The Weeknd, a Canadian R&B singer, was announced as the interval act for the 2021 Super Bowl Halftime Show, and he was compelled to perform from the stands rather than the field for the first time in the game’s 55-year history due to rigorous coronavirus protocols.

Thousands of cardboard cut-outs swelled the 25,000 socially distant supporters at Florida’s Raymond James Stadium as they “watched” his 12-minute act.

The performer, whose real name is Abel Tesfaye, spent most of his performance in front of a set inspired by Fritz Lang’s Metropolis, with vertical layers and neon signs.

The cityscape parted as the opening lines of Starboy boomed out, revealing the vocalist, drenched in light, performing surrounded by a choir of red-eyed automatons.

He kept the attention on his voice with a dramatic rearrangement of The Hills before grabbing a camera and retreating into a backstage maze of lights and mirrors, aside from a few Michael Jackson-inspired dance movements.

He played a dizzying version of Can’t Feel My Face, jolted and buffeted by two dozen dancers in full facial bandages, before coming back into the stadium for a firework-assisted version of I Feel It Coming.

The climax – a medley of House of Balloons and Blinding Lights sung directly to the camera without the typical stunts, guest stars, or marching band interludes – took place on the playing field.

Tesfaye, who put $7 million (£5 million) into the project out of his own pocket, evidently decided it was best to let the music speak for itself.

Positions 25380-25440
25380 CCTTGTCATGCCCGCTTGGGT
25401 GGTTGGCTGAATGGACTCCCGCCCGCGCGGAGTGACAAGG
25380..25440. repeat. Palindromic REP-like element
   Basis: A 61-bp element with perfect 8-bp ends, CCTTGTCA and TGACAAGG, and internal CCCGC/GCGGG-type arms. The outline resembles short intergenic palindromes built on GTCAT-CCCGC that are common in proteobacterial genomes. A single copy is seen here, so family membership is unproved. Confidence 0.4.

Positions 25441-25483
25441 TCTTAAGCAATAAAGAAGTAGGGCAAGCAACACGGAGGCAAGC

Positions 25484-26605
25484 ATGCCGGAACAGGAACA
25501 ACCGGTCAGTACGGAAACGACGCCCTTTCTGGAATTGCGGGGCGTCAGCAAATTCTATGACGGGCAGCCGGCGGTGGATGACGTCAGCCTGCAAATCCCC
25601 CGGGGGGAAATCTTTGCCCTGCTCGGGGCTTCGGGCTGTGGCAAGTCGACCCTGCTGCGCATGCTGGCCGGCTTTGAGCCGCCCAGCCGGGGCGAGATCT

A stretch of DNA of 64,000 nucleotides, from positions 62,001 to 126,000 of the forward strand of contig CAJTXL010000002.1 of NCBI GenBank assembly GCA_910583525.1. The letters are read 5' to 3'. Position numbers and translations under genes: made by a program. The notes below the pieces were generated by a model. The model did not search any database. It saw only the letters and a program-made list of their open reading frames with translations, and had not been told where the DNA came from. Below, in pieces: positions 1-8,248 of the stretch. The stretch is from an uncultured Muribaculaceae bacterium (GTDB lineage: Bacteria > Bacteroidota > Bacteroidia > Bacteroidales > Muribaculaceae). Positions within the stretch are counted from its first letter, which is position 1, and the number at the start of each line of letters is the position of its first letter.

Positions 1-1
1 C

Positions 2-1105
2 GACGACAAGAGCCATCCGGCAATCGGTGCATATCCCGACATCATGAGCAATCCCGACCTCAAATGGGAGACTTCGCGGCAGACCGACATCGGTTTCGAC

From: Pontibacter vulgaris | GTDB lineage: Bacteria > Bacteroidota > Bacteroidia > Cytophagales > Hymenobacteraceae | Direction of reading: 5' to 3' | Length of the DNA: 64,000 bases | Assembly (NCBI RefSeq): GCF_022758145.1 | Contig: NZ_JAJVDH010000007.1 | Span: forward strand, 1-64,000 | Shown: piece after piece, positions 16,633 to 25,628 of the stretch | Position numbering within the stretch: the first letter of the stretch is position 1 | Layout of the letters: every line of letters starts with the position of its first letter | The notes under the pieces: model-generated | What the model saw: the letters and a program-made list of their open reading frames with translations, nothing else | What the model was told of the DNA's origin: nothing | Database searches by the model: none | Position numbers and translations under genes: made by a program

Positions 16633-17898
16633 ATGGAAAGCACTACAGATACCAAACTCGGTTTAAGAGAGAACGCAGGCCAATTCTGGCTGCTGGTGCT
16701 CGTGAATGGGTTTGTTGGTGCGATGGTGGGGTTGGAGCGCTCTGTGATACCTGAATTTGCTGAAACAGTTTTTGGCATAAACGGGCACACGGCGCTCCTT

He even planned a greatest hits record to coincide with the Super Bowl, the year’s most-watched television event in the United States.

Before Sunday night, there was a fear that The Weeknd’s dark-hued R&B might be an odd match for a program that usually demands upbeat, crowd-pleasing anthems like Purple Rain or Like A Prayer.

Tesfaye, on the other hand, intelligently framed the concert around his more upbeat tracks, such as Save Your Tears and Earned It, while the soaring melody of Blinding Lights provided a fittingly joyful finish.

To put it another way, he pulled it off, demonstrating how severely The Grammys screwed up by ignoring him in this year’s nominees.

This begs the issue of what his set might have looked like in a regular year. It’s likely that it would have been far more elaborate. The singer spoke of the aforementioned Ross-o-copter in astonished tones at a press conference before Sunday night’s gig.


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